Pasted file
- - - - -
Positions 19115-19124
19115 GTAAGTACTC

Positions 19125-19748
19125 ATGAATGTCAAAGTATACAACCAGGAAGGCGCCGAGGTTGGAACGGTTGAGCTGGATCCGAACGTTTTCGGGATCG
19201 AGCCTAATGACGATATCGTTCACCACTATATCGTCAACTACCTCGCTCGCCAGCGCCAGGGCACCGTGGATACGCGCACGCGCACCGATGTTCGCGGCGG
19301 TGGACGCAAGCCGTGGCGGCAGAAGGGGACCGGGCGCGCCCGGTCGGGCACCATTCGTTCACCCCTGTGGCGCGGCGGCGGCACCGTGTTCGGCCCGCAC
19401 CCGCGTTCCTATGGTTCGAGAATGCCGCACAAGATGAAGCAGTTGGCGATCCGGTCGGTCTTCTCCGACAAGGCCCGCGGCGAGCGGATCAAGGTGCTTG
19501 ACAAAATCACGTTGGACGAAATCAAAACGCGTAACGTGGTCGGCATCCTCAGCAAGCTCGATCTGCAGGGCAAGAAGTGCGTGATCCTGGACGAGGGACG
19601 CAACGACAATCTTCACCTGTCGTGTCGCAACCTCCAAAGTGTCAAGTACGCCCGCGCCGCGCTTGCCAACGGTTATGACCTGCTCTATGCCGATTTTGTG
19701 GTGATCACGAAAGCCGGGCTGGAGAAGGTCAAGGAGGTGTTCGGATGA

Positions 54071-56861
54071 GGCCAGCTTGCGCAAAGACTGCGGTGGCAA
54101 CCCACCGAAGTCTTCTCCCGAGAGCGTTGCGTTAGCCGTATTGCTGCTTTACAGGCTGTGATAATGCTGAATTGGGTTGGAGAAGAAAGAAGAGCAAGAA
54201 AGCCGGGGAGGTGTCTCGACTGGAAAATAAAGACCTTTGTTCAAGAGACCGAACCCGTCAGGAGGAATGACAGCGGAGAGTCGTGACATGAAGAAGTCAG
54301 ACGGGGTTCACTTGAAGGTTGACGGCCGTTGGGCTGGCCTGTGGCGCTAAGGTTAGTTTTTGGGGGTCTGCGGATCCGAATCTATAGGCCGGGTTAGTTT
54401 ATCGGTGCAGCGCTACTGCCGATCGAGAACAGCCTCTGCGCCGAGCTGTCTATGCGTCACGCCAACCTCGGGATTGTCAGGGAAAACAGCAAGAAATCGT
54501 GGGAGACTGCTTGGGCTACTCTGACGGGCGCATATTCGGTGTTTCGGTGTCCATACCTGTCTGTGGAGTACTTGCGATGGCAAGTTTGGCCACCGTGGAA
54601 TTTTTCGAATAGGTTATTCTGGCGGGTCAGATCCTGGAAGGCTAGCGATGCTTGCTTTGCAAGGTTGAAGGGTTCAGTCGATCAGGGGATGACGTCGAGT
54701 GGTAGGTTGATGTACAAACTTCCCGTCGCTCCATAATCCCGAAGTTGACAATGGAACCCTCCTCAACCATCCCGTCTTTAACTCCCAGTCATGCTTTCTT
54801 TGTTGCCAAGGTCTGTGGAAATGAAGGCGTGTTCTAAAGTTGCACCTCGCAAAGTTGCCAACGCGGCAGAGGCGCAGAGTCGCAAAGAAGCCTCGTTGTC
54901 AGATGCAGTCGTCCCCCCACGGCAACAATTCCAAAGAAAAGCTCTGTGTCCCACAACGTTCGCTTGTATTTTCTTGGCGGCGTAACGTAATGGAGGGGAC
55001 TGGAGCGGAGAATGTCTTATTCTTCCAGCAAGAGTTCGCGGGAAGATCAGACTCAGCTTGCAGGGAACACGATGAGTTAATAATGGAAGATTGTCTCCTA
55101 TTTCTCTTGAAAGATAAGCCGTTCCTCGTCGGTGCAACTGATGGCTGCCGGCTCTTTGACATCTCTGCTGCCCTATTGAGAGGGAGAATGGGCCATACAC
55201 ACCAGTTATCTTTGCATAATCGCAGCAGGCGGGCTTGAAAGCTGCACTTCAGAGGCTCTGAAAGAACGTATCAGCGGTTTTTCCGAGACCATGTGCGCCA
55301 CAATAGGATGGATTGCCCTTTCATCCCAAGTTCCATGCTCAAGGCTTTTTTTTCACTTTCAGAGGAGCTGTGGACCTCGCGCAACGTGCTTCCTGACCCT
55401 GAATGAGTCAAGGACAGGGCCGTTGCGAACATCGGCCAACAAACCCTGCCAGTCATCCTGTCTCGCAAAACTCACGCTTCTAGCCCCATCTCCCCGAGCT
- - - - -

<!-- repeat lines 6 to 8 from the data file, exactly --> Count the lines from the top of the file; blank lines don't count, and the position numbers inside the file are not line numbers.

19301 TGGACGCAAGCCGTGGCGGCAGAAGGGGACCGGGCGCGCCCGGTCGGGCACCATTCGTTCACCCCTGTGGCGCGGCGGCGGCACCGTGTTCGGCCCGCAC
19401 CCGCGTTCCTATGGTTCGAGAATGCCGCACAAGATGAAGCAGTTGGCGATCCGGTCGGTCTTCTCCGACAAGGCCCGCGGCGAGCGGATCAAGGTGCTTG
19501 ACAAAATCACGTTGGACGAAATCAAAACGCGTAACGTGGTCGGCATCCTCAGCAAGCTCGATCTGCAGGGCAAGAAGTGCGTGATCCTGGACGAGGGACG